The Van Stable was a steel, barque rigged sailing ship, built by the Ateliers & Chantiers de la Loire shipyard at Nantes in France and launched in 1901. She measured 276.7’ x 40.3’ x 22.5’ with tonnage of 2439t gross and 1777t net. She was registered in Dunkirk and owned by the Sociétés Voiliers Dunkerquois.
The Van Stable left Glasgow on Saturday 17 January 1903, aboard was her master Captain Quemper and twenty six crew. She was bound for San Fransisco via Hobart, with a valuable cargo totalling 3000 tons, which included pig iron goods and dutiable goods, mainly in casks. She was taken south by tug and her tow was slipped in the lower Clyde. This would be the last reported sighting of the Van Stabel for two weeks.
On the morning of Saturday 31 January, the Receiver of Wreck in Tigharry, North Uist was alerted to a large ship ashore on the reefs offshore to the west. It was blowing a full gale, and had been for most of that week, visibility was extremely poor, and mountainous seas were rolling in from a full Atlantic storm. What he did establish was, that the vessel was dismasted and had a sail streaming from what was left of the foremast. There was no possibility of communicating with the vessel, and putting to sea in the conditions would be suicide. All the islanders could do was watch and pray for anyone aboard, there was no sign of life from the vessel, nor any rockets or signals of distress.
The following day broke with more wind and rain, overnight the wind had increased but had moderated slightly by daylight. The ship was gone, there was no sign of the vessel which had sat on the Mid Dureberg Reef the previous day. Those close to the shore began to notice large quantities of debris being washed ashore including casks of spirit, and parts of a ship, at this stage there was still no sign of the crew, nor any hint to the identity of the vessel.
The reef the vessel had been last seen on is around six miles north of the Monach Islands (aka. Heisker Is.) and the same from the north west shore of North Uist, the reef is covered at high water and only shows between 1-2 metres at low tide. Much of the area north of the Monach’s can only be navigated in small boats, there are a few deeper channels, but these require local knowledge. As such, until the weather moderated it was unlikely anyone could travel to the wreck site to investigate. On news reaching Stornaway about the wreck and the existence of a cargo of spirits a Preventive Officer – Alexander Macdonald was sent south to North Uist to manage the situation, and secure any cargo on behalf of the Revenue and the owners. The steamer Asia was also put on standby to travel from Stornaway once the weather moderated, she was to carry a small compliment of armed Coastguard’s.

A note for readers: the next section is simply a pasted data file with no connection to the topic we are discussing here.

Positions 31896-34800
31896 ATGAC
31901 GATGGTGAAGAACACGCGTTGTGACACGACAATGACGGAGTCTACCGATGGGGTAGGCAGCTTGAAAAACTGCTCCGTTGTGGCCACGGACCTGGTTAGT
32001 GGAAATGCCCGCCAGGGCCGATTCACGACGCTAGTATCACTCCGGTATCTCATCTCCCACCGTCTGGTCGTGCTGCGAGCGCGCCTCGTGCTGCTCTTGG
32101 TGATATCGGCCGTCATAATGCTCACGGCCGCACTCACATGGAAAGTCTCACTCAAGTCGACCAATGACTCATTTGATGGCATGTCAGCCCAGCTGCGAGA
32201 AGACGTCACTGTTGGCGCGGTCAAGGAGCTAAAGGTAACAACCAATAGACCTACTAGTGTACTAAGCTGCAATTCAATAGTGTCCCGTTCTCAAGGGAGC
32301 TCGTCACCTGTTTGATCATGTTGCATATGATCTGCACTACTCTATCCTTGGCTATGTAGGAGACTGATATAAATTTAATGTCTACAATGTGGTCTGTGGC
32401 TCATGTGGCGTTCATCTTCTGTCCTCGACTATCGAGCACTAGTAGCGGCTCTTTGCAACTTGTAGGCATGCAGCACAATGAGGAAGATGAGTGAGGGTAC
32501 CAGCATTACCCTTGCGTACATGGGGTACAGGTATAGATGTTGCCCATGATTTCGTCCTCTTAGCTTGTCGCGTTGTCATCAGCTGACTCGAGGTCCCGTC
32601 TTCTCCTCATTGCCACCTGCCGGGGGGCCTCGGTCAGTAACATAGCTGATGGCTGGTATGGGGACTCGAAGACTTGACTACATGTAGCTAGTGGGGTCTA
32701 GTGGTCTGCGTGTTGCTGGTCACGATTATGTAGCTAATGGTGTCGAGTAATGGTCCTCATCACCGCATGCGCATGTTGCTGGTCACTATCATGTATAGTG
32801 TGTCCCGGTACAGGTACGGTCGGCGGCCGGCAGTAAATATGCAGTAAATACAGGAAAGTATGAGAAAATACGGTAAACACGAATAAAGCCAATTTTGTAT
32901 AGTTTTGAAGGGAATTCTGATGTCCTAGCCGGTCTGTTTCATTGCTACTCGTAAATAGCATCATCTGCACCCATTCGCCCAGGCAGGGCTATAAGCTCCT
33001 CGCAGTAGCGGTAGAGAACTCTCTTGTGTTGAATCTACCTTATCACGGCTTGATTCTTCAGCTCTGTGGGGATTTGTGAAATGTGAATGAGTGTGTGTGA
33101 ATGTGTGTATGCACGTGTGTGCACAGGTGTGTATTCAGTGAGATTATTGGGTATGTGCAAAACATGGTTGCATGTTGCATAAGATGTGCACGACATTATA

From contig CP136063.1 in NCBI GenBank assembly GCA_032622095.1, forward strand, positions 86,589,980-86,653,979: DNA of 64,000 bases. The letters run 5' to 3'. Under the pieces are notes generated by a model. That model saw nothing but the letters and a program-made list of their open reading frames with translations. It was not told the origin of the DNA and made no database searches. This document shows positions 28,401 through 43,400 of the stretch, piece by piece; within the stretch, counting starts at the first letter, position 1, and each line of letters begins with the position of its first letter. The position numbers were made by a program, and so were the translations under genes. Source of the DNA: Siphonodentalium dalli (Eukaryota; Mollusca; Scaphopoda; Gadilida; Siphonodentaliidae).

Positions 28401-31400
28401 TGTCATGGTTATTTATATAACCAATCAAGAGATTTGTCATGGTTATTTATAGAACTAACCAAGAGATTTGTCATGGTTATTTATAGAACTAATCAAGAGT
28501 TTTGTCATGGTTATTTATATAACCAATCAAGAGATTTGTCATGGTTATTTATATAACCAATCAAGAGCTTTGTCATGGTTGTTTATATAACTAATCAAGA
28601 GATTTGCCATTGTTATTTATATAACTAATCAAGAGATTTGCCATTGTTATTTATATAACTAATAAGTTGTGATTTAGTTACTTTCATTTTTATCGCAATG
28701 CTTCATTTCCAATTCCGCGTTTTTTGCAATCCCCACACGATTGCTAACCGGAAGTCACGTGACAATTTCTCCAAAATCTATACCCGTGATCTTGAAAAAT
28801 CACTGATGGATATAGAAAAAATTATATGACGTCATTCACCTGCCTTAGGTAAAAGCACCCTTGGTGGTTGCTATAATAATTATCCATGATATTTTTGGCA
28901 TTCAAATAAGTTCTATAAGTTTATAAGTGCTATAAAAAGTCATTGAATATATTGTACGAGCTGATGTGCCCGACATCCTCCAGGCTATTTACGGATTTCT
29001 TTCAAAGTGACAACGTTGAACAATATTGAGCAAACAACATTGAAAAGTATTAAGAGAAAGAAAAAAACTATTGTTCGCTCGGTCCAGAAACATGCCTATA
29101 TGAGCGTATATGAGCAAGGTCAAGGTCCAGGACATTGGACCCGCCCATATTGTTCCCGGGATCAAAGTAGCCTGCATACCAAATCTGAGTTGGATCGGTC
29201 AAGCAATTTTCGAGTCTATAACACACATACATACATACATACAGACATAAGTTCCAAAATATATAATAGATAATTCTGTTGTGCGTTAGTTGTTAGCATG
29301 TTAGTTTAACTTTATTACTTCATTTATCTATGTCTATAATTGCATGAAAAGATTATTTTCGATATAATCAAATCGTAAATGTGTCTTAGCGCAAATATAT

Some days later two bodies were washed ashore, one was later identified as Captain Quemper, from his marriage ring. Information slowly came together and the identity of the wreck was becoming clearer, it was probably the Van Stabel. A message was found in a bottle washed a shore on Islay on 5 February. The note was signed C. Pasio, Mate – Van Stabel , and stated that their ship had been dismasted off Islay on 29 January.
Alexander Macdonald finally managed to reach the Monach’s on 11 February. Here he found large quantities of wreckage and of course some of her valuable cargo, but it is likely the islanders managed to recover some and perhaps put in safe keeping. Another bottle with a message had been found on the Monach’s, similar to that on Islay, but included a piece of paper with an imprint of the ships name – Van Stabel.
As for the Van Stabel, it is likely she was torn apart in the storm. Her valuable cargo of wines and spirits would most likely have floated out of the wreck, but the remainder of her cargo would have sunk with the hull. As for the crew, they all lost their lives in the disaster, the full story of their journey will never be fully known, may they rest in peace.
We have not been unable to establish if the wreck was sold or if her remains were ever found. A search around the Mid Dureberg Reef may prove fruitful, or perhaps in deeper water behind the reef (circa 25 metres), as she may have been pushed over the reef on the night she disappeared. The position we have assigned this wreck is in the middle of the Mid Dureberg, which is exposed at low water and this is 57° 34.973’N 07° 40.170’W.